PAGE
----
Adam tried his best to meet my needs, but he couldn’t fulfill all of my expectations — there was no way he could understand the full scope of pressures exerted by a culture he wasn’t raised in.
It wasn’t that our values were so different that we couldn’t talk about them deeply and agree on some guiding principles; it was the constant ache I felt for the familiar.
Dating someone from a different faith can be incredibly rewarding or a disaster of biblical proportions. After dedicating six years to Evangelical Christianity, at 24, I decided to venture into the "real world." I landed on the densely populated isle of O’ahu, Hawaii, where I met a striking doctor-in-training with bone-dry humor, a motorcycle, and a Fu Manchu mustache (it was Movember).
These markers had nothing to do with the Bible (and FWIW, I’m pretty sure Jesus wouldn’t have been on Instagram), but in the culture of my faith group, they were gold.The truth of the matter was that I had been raised to want certain things and I knew that staying with Adam meant that I may never have them. Relationships are already hard — was it masochistic to willingly upgrade to the extra-difficult interfaith version?The only thing they could agree on was that we should care for the poor — to do this, though, was another minefield of ideological differences and presuppositions about who was to blame for that poverty. He would scoop me up on his black motorcycle and whisk me to the best restaurants on the island, where we’d discuss our mutual love for travel and the family legacies we both shouldered.All the while, fireworks literally exploded above us.But in the end, it felt phony, and even morally wrong, to him.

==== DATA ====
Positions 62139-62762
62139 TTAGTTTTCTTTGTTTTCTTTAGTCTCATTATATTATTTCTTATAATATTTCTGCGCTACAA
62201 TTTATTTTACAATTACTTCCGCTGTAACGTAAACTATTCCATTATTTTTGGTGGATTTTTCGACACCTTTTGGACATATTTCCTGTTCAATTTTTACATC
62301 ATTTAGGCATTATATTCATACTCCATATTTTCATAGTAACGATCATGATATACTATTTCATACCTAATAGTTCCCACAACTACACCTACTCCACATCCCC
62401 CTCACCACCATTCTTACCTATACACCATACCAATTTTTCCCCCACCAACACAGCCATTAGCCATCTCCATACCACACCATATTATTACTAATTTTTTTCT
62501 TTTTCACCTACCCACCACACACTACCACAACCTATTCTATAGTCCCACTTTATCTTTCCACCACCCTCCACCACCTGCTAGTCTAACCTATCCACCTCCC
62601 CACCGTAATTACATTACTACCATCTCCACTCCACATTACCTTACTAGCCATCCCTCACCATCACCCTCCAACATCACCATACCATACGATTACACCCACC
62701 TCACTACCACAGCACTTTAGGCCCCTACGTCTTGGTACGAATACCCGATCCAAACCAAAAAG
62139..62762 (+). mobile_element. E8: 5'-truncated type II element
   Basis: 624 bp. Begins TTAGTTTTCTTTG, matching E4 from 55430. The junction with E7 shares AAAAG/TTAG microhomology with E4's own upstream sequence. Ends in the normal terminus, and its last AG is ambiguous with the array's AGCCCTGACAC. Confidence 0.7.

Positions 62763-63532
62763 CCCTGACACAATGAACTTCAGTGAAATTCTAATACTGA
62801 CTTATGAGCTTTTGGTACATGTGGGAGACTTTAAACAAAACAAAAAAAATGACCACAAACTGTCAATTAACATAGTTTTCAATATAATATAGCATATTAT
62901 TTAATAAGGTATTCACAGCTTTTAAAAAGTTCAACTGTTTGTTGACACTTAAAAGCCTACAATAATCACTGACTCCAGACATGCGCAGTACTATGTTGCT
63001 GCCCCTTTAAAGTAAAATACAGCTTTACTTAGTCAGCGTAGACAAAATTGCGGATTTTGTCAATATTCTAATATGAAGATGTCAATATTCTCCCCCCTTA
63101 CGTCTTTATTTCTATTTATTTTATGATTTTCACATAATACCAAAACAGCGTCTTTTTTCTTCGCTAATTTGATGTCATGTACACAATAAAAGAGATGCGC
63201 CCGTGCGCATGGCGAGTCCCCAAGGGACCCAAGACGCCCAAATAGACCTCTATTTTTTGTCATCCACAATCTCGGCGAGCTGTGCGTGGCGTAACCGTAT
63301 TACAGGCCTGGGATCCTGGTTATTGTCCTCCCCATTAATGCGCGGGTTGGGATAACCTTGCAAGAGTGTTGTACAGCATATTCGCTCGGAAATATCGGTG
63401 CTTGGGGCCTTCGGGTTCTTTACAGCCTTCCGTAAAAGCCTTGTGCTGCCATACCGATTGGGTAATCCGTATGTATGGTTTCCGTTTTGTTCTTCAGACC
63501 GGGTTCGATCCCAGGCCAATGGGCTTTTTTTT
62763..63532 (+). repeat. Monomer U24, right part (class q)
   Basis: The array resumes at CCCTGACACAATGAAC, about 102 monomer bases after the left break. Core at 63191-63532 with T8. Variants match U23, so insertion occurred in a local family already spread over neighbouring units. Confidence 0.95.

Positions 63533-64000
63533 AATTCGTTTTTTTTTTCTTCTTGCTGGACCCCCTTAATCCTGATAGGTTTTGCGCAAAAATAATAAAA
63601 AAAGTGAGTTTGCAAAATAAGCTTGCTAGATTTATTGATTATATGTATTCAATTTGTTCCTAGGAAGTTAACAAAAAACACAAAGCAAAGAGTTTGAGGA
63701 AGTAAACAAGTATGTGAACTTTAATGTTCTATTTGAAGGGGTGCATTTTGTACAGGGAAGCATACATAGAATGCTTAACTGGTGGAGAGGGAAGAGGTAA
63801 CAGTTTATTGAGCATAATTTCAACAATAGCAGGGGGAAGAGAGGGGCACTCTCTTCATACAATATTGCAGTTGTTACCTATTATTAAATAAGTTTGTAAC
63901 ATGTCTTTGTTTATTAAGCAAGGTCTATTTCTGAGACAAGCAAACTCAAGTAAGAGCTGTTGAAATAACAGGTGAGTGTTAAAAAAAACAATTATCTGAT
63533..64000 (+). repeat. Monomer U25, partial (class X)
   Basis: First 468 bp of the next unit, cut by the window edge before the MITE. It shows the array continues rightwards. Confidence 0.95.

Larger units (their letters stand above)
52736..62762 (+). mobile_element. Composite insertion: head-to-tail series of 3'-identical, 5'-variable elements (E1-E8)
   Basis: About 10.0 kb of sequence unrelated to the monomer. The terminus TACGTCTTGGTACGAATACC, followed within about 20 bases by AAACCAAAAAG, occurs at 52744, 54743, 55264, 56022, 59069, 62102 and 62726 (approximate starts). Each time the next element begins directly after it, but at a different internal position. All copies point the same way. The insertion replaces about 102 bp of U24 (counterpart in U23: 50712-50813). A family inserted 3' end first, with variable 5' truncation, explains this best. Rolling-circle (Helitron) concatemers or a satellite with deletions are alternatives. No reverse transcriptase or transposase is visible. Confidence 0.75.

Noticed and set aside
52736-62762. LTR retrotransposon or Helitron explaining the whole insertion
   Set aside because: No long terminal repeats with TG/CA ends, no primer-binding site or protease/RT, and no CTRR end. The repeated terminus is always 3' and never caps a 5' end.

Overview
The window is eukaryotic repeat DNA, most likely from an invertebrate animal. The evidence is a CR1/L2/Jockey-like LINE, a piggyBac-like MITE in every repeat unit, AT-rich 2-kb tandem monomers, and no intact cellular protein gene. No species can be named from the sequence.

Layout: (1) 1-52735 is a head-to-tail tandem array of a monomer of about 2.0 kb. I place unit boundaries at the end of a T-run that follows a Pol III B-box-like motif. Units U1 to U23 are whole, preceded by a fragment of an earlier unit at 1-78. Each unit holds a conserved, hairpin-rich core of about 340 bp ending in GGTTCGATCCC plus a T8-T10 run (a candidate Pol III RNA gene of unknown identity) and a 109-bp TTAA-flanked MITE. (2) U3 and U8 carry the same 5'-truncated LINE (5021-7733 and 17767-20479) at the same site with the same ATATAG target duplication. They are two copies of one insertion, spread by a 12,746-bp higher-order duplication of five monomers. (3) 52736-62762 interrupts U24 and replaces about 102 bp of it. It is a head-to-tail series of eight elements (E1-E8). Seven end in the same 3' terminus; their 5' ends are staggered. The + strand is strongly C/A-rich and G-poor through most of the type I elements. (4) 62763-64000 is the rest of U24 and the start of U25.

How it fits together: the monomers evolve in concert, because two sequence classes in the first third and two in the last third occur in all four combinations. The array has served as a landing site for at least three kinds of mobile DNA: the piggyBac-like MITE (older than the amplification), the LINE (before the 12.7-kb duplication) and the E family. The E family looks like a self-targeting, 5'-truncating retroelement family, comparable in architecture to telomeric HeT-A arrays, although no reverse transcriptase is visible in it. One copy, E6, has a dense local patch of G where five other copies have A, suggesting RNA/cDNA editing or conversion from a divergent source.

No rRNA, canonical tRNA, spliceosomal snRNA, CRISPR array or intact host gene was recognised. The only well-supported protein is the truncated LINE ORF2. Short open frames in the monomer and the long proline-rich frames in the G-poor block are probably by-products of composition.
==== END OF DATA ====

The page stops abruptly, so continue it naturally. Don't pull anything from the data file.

I had tried, too; I tried to keep my religion the way it had been passed on to me and hold onto a person who was headed in a different direction.
Our opposing faiths meant that Adam and I had different expectations for marriage, child-rearing, and what we wanted to celebrate in life.
Each time we felt these differences, the weight of disillusionment became heavier.
I didn’t want to believe it at the time, but I knew he was right. And yet, there was something that couldn’t keep us apart.
A week after he had shed one of his rare tears kissing me that final goodbye, he stood outside the crappy Italian restaurant I was working at and asked if we could "try." And so began the most difficult journey of my life to date.
On our one-year anniversary, my sister called to congratulate us and casually remind us that, on her one-year anniversary, she had gotten engaged.